I am using Nikon D5600 camera with Nikon 55-300mm VR lens. There seems to be a lot of haze in the photos, which are taken on a bright sunny day. Moreover, there are some photos in which the background is also unsharp (along with haze) even at a higher F-Stop value (f18).

The following photo is hazy, with an unsharp background. The trees in the background appear very unsharp. I took this photo with "Auto-area AF":

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These photos are also hazy:

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  • those links give me a 403 error. yes, i'm logged into flickr – Brett Schneider Mar 10 '18 at 14:58
  • @BrettSchneider: Sorry, I think that the photos were by default on private privacy mode. I changed it to "Public" now. – skm Mar 10 '18 at 16:42

the haze consists of particles in the air. there is moisture, in case of the airport exhaust fumes, mist and sometimes smoke. when you are taking photos over a large distance with a long focal length, it's like looking through a very long cone of air/ atmosphere.

try again in the desert, you will find the effect there is minimised and colours much more expressive.

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  • For sure, the particles in the air play a very important role for a pic to be hazy but in the case frozen lake's photo, I am not sure about it. The photo was taken when the sun was on the right side (90 degrees) and it looks hazy but the photos that I have taken by facing opposite to the sun (i.e. my back towards Sun), the photos are sharp and without any haze. Seems like some sort of filter is needed...but again not sure about it. – skm Mar 10 '18 at 16:51
  • you can stretch the colours you have along the histogram, but with that raw material, you may find that colour resolution has suffered. i would say the lake picture has moisture in the air. having the sun in your back reduces the of the sunlight being diffused by the water particles. – Brett Schneider Mar 10 '18 at 17:23

In addition to haze, at f/18 used for the first photo you are well into diffraction territory with the APS-C Nikon D5600. With a pixel pitch of 3.92 microns, the Diffraction Limited Aperture of the Nikon D5600 starts at around f/6.3. Even f/8 and f/10 used in the second and third photos, respectively, are impacted to a lesser degree by diffraction.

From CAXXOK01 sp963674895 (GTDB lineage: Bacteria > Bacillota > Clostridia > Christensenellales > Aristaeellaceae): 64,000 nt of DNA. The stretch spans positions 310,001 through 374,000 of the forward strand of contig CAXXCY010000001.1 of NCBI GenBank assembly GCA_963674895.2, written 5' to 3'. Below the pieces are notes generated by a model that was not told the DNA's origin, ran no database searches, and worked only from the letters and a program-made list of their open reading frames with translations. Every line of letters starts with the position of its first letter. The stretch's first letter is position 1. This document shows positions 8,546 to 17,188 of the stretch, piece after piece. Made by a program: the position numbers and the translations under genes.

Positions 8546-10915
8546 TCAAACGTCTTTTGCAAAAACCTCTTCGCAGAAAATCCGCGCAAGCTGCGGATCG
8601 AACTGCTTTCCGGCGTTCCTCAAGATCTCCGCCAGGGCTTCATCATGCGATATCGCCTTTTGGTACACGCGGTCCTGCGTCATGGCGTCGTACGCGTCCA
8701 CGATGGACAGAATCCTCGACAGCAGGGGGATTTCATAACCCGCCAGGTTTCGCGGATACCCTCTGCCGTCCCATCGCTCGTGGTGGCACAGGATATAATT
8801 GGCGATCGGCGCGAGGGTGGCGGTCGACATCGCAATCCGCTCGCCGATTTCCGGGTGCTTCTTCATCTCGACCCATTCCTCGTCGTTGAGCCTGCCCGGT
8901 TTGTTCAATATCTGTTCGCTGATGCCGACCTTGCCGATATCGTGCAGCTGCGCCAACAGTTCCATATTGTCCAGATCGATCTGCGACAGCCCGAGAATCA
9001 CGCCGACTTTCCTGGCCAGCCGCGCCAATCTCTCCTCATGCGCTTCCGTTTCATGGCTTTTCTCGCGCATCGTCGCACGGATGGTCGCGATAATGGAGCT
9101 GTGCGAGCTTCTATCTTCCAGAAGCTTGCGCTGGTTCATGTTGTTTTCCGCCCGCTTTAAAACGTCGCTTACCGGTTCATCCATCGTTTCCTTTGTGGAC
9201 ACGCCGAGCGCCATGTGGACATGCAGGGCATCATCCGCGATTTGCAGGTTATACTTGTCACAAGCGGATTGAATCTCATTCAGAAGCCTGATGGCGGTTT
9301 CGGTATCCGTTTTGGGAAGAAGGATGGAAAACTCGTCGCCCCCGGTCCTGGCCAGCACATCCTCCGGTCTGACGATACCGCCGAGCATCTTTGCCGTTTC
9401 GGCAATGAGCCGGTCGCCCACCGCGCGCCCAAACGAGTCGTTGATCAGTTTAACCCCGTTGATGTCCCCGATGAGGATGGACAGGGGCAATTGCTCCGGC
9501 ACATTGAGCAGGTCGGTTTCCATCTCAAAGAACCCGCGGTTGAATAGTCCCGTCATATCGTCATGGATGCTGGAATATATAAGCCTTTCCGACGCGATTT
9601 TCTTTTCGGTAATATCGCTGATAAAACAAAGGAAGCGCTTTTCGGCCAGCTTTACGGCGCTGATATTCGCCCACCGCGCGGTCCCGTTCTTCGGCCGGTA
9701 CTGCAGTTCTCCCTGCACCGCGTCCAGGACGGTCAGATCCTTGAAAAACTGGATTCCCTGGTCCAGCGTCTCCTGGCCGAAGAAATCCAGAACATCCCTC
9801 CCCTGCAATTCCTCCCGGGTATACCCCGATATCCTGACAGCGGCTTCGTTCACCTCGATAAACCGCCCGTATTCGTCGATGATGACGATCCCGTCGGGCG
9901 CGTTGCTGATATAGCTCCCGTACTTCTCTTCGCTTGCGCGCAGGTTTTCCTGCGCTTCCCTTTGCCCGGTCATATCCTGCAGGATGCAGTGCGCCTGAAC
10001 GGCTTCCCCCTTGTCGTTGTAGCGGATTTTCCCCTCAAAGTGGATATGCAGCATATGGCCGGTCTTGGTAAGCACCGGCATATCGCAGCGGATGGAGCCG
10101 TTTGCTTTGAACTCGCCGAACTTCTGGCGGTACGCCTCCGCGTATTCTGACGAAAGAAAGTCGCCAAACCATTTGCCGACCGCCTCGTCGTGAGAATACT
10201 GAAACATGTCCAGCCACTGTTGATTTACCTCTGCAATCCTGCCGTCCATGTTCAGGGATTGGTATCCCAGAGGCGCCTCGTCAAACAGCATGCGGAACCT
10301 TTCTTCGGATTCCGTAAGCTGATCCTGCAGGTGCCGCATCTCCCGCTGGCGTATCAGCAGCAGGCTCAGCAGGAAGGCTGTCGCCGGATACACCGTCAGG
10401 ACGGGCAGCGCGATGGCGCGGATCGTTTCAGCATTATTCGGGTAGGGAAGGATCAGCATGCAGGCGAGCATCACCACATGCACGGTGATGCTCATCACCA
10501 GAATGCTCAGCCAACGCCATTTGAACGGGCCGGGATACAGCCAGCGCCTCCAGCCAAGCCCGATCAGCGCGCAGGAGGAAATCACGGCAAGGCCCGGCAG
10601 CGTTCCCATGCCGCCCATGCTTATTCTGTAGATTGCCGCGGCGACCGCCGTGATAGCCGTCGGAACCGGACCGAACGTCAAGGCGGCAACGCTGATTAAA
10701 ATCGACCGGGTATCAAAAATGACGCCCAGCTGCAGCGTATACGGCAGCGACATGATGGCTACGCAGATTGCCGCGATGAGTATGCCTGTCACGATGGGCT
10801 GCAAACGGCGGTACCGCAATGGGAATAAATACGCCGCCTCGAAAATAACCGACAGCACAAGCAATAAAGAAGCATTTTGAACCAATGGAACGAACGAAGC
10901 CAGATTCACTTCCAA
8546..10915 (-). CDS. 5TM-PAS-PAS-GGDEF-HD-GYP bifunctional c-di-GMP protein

Diffraction has the effect of softening image detail due to the interaction of light waves with the edge of the aperture blades as the light passes through the lens. The narrower the aperture, the higher percentage of the light passing through the lens is affected by diffraction.

At 1/100 second the first image may or may not also be suffering a bit from camera shake as well as diffraction. Regardless of how good your shooting technique is when hand holding your camera, a good tripod will always be more stable.

Another factor that may be in play is lense flare, which can reduce contrast even when specular flare (those aperture shaped light spots) is not noticeable. Veiling flare reduces the overall contrast of an image. The fact that you are getting less contrast when the sun is to your side than when it is behind you suggests flare may be playing a role. The best way to reduce flare is to use a well made lens hood or otherwise block strong sources of of-axis light from shining on the front of the lens. Cheap knock-off lens hoods can sometimes make things worse if the inside surface is shiny and reflective.

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  • Thanks for your detailed answer. I was already using lens hood with non-reflective inner surface. I started taking pics of the lake at around f5 or f8 and increased upto f18 because I wanted to keep the background also in focus but it didn''t happen. Any suggestion how could have I kept the tress in the background also focussed/sharp? – skm Mar 11 '18 at 7:48

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